Around 6:47 p.m., surveillance video shows Weaver and the two others "surrounding a female who was walking up the stairs," but later shows them turn and walk back down the stairs after a different male pedestrian walks down the stairs, according to the complaint.
Less than two minutes later, a witness told police he heard a "male voice" near the stairs, the complaint says.
"Informant…. heard a male voice from the area just to the east of the landing, say in substance — run your s---. Gimme your phone. You got some weed, gimme that too," the complaint reads. "According to informant… after a few moments, he then heard a female voice scream, among other things, help me! I’m being robbed."
A minute later, surveillance video shows the three struggling with Majors on the landing before Majors "break[s] free and slowly stagger[s] up the stairs," the complaint says.
Majors’ blood was recovered from the landing and stairs, and DNA recovered from one of her fingernail clippings matched Weaver’s DNA profile, according to the complaint.
An autopsy found that Majors was stabbed in the torso several times; one of the stab wounds "pierced her heart," the complaint says.
The NYPD also obtained an audio recording in which Weaver admitted that he "hit [Majors] with a knife" inside the park after she refused to give up her phone, according to the complaint.
Weaver was charged with two counts of second-degree murder, two counts of first-degree robbery and three counts of second-degree robbery in connection with both Majors' death and with a separate robbery that took place inside Morningside Park on Dec. 7, according to a criminal complaint filed with the DA's office.
One of the murder counts represents "intentional murder," while the other represents a charge for "a murder caused in the course of a robbery," Manhattan District Attorney Cy Vance Jr. noted.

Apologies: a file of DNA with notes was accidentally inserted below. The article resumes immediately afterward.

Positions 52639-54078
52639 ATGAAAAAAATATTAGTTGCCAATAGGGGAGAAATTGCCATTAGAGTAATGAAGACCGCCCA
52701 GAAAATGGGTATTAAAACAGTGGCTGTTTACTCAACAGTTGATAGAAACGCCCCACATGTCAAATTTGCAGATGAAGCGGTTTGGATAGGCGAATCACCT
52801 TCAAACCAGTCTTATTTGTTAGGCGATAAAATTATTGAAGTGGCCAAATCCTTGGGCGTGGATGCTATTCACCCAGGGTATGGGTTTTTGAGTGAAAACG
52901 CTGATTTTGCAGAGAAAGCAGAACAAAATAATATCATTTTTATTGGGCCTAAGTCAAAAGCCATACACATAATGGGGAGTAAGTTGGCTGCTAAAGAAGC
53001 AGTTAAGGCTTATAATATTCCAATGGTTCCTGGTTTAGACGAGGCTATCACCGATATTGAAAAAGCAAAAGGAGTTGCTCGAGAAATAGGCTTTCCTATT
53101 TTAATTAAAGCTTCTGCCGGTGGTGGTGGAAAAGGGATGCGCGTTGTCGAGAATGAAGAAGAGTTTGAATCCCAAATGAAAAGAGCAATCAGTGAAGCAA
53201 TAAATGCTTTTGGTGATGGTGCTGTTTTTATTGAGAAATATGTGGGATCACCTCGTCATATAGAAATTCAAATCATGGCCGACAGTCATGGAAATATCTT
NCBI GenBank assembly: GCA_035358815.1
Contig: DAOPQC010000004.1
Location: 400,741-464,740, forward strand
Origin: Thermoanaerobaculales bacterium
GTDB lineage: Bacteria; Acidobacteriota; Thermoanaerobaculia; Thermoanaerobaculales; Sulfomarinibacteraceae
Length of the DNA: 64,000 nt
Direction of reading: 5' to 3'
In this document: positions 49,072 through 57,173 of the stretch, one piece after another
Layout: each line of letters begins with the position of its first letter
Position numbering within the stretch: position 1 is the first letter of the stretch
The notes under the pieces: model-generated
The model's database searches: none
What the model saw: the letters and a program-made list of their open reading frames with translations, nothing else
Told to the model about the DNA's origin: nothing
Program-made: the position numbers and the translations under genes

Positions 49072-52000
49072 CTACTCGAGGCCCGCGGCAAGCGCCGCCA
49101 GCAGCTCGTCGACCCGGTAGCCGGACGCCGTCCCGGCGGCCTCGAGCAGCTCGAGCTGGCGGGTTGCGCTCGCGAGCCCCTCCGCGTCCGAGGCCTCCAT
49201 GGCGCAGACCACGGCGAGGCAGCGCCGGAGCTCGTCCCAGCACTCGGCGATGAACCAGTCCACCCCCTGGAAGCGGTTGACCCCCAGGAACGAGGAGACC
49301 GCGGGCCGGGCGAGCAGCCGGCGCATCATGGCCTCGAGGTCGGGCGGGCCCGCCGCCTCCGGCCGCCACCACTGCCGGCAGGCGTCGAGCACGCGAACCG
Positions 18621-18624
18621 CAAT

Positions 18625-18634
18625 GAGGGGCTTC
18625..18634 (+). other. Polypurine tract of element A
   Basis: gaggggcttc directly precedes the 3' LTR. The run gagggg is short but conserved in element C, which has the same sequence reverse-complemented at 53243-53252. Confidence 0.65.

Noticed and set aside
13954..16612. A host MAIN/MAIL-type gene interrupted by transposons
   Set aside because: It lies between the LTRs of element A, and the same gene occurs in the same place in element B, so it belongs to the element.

Detectives reviewed "a combination of many types of evidence ranging from scientific to digital to video to [Weaver's] own statements" prior to his arrest, Vance said.
Prosecutors say Weaver was also one of three people involved in a knifepoint iPhone robbery that took place inside Morningside Park four days before Majors' death, on Dec. 7.
Weaver was wearing the same jacket during that robbery, and Apple records reviewed by the NYPD showed that the stolen phone was logged into his iCloud account, according to the complaint.
Police previously described how the group of teenagers put Majors in a chokehold and removed items from her pockets. The college freshman was able to fight back, biting one of her attackers on the finger, police said.
The 13-year-old said he watched his friend slash Majors with a knife, according to a detective's testimony.
Detectives say the 13-year-old teen watched as Majors was stabbed at the base of the steps, feathers coming out of her jacket as she struggled to fight back. She was stabbed multiple times and managed to stagger out of the park to find a security guard for help. Majors died at a hospital.
In a statement after her death, Majors' family said they want to know "what exactly happened to Tessa and who committed her murder. We believe, for the immediate safety of the community and the surrounding schools, that should be everyone’s top priority and we are grateful to the men and women of the NYPD for all of their efforts."
Police immediately stepped up security in the park area after Majors died. Crime statistics show more robberies were reported in Morningside Park this year than in any other park in the city.